New York Tribal Casinos Open As Commercial Facilities Await OK

Posted on June 24, 2020

New York tribal casinos are using their freedom to offer gambling.

While gaming facilities in the state, like Schenectady and Tioga Downs, remain closed, others, like Turning Stone and Yellow Brick Road, are welcoming guests again.

It’s uncertain how much longer the tribal casinos will be the only parties offering casino gaming in NY. Due to ongoing restrictions, it’s also debatable how much of an advantage NY tribal casinos are reaping.

Why New York tribal casinos are open

New York Gov. Andrew Cuomo explained this situation succinctly.

“Tribal nations are just that; they’re nations. So they are not bound by state laws.”

Tribal casino operators aren’t free to do whatever they want, however. They abide by the tenets of gaming compacts they form with the US government. Some tribes also form compacts with individual states. Many do so to ensure that states won’t authorize commercial casinos to compete with them in their regions.

The compacts held by the Oneida Indian Nation and Seneca Nation of Indians don’t dictate the terms for closing and other protocols amid a pandemic. For that reason, the closures of tribal casinos in NY in March were voluntary.

Commercial casinos in NY, on the other hand, are regulated by the New York State Gaming Commission. They are also subject to city, county and state authorities, including Gov. Cuomo.

Because Gov. Cuomo has yet to initiate the fourth phase of the state’s reopening plan, NY’s commercial casino operators are still barred from doing business.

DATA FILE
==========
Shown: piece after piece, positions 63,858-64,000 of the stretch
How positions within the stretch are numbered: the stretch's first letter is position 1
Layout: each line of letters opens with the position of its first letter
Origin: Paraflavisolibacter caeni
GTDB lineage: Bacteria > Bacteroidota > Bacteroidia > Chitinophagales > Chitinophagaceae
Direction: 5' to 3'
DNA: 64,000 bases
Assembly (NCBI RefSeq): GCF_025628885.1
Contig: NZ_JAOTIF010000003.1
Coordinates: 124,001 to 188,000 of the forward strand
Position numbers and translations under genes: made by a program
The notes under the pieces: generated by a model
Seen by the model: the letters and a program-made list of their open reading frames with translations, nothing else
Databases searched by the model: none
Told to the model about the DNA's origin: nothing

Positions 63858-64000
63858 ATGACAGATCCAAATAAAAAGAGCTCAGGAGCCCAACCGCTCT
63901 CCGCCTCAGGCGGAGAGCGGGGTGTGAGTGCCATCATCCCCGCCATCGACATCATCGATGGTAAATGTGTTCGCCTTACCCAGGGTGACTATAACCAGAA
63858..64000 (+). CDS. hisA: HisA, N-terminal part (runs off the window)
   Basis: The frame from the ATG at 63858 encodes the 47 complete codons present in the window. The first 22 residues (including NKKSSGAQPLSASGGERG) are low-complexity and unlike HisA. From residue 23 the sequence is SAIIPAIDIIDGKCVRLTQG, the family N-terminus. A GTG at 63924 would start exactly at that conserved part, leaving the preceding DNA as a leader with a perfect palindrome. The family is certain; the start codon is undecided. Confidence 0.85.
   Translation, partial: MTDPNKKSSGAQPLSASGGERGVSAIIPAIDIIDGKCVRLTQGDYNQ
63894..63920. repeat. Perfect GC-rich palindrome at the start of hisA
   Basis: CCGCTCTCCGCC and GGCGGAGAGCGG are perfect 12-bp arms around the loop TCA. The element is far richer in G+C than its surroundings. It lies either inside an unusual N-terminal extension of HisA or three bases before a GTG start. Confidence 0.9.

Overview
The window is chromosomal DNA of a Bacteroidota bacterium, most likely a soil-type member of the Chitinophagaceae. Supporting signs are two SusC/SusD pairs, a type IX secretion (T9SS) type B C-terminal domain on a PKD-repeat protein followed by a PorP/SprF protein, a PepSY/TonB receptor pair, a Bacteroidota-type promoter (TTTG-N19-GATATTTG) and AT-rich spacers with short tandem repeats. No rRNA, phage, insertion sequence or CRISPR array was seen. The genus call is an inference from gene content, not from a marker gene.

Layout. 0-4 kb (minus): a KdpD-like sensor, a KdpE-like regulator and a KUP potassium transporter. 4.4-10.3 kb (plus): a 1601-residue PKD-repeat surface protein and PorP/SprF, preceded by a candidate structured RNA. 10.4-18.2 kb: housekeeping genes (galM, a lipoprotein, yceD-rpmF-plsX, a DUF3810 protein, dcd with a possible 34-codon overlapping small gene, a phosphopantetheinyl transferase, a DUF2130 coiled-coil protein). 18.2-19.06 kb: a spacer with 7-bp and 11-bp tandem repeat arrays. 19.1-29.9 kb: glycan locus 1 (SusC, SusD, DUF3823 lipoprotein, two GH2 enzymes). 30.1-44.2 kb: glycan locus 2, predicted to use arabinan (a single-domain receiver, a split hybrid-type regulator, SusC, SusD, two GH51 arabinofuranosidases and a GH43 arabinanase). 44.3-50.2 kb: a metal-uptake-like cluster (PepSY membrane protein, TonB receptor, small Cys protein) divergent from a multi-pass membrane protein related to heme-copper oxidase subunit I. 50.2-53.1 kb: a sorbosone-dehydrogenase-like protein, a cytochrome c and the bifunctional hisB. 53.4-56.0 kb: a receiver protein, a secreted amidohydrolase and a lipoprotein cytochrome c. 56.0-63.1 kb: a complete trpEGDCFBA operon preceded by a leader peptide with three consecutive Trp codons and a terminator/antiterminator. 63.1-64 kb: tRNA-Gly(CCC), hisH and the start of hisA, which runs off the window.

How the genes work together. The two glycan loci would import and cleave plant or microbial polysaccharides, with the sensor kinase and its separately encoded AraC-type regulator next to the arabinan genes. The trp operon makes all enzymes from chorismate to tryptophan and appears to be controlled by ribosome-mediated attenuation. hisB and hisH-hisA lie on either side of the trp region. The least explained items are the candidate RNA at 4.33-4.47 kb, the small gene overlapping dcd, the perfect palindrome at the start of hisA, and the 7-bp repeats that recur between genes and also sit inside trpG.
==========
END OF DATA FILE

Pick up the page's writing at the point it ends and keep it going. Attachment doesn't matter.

Safety restrictions at NY tribal casinos

Some tribal casinos in New York state are already open. These Oneida and Seneca nations facilities include:

The Seneca Nation plans to open the Seneca Buffalo Creek on Thursday (June 25) and the Seneca Allegany on July 2. Provided they follow through, all Oneida and Seneca casinos in NY will be open in time for the Fourth of July.

Guests should expect to see some differences in their experiences, however.

The Oneida Nation will not allow any patrons who reside outside of a 120-mile radius of their facilities to enter the casinos.

The Seneca Nation also has similar safety procedures. Casino-goers should expect to encounter:

  • Temperature screenings for all workers and guests upon arrival.
  • Personal protective equipment for all workers.
  • Required use of face masks by guests in close proximity areas.
  • Controlled social distancing measures, including the reduction of gaming positions.
  • Enhanced sanitation procedures at all properties.

Early returns suggest these new procedures haven’t been sufficient to deter gamblers. When the Turning Stone reopened on June 10, patrons were lined up around the building.

If Gov. Cuomo gives the go-ahead to commercial operators soon, that might cut into tribal operators’ current monopoly. For the time, however, the Oneida and Seneca casinos are the only ones playing the game in the state of NY.

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Derek Helling

Derek Helling is a freelance journalist who resides in Kansas City, Mo. He is a 2013 graduate of the University of Iowa and covers the intersections of sports with business and the law.

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